Iowa doctor to perform pro bono surgery for 5-year-old from South Sudan

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CLIVE, Iowa (KCCI) - A 5-year-old girl has traveled 7,500 miles with her family from South Sudan to the Midwest to receive a life-changing surgery pro bono, thanks to the kindness of a central Iowa doctor.

Awok “Paulina” Nyikango has been deaf since birth and will receive a cochlear implant, a device that’s placed into the inner ear during surgery to stimulate the hearing nerve.

After the surgery this morning, she’ll need to heal for about two weeks before it can be turned on.

“I am a believer,” said her father, Nyathjwok “Stephen” Nyikango, who works for the U.S. Embassy in South Sudan. The journey from East Africa to Dr. Matthew Carfrae’s office in Clive has been long, but well worth it for the family.

“To be honest, I can’t imagine hearing her talking, but I will be really, really happy,” Nyikango said.

Paulina’s parents realized when she was 14 months old her babbling never turned into words.

According to a GoFundMe page set up by the family, there is basic medical care in the country, and they couldn’t find a speech therapist to teach Paulina sign language, nor were there any special education classes in South Sudanese schools for hearing-impaired children.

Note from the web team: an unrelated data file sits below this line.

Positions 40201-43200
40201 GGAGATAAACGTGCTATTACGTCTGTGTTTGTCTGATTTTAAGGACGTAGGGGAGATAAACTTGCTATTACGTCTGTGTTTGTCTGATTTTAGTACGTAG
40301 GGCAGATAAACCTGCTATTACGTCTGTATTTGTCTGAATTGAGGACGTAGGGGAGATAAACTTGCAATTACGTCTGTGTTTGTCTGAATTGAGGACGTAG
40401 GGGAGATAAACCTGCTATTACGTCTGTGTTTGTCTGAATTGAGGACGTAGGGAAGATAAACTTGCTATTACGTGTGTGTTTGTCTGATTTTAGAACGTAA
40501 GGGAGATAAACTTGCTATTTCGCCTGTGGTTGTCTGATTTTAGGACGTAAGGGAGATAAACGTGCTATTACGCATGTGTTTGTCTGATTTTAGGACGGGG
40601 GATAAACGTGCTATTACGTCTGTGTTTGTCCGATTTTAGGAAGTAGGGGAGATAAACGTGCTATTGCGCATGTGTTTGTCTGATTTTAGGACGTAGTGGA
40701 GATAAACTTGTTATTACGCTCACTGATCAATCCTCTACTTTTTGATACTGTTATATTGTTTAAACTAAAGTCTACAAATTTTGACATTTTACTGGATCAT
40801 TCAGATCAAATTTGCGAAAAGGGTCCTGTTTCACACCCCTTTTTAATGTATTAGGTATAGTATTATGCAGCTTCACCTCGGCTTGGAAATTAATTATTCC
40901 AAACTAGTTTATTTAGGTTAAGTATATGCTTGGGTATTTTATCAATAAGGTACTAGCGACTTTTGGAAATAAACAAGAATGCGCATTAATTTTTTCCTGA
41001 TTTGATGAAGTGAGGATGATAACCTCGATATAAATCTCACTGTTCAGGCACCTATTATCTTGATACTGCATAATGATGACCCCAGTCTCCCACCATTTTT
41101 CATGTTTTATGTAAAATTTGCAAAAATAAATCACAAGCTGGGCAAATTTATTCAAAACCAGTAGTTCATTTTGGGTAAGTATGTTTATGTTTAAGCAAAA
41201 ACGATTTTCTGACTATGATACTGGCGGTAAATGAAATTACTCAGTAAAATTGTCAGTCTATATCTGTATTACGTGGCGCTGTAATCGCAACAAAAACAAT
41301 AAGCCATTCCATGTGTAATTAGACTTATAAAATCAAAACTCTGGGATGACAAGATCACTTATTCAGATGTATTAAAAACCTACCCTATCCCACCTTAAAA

“I’m afraid my daughter will not really get a future there,” Nyikango said. So he brought his daughter all the way to Iowa for this surgery.

“This is the only way for her to participate with the hearing world, and for her to have a chance to develop language and speech and help her communicate with others,” Carfrae said.

Carfrae has volunteered to perform the surgery pro bono.

The chances of the implant allowing Paulina to hear are extremely high.

“There is going to be a whole symphony of sound that is going to open up to her, and it’s going to be remarkable,” Carfrae said.

Right now, Paulina only uses a few signs to communicate, but soon, she might be able to say her first real words.

Although Carfrae has agreed to do the surgery pro bono, there are still huge costs associated with the implant and speech therapy afterward. To help with medical expenses, go to